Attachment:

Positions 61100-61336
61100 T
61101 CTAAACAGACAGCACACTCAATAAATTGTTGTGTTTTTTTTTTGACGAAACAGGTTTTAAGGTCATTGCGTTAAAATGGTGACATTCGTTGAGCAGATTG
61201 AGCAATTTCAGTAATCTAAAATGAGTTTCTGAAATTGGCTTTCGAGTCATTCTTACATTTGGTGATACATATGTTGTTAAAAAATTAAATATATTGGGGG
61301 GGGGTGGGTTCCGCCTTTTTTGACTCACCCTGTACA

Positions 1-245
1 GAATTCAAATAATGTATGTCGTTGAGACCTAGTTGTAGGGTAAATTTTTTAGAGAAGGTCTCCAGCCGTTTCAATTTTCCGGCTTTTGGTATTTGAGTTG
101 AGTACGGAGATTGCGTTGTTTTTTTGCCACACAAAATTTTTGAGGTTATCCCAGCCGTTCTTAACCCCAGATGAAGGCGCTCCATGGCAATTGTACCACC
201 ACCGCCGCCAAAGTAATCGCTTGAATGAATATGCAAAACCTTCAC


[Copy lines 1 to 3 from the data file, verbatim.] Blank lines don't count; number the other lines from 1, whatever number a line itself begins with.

Positions 61100-61336
61100 T
61101 CTAAACAGACAGCACACTCAATAAATTGTTGTGTTTTTTTTTTGACGAAACAGGTTTTAAGGTCATTGCGTTAAAATGGTGACATTCGTTGAGCAGATTG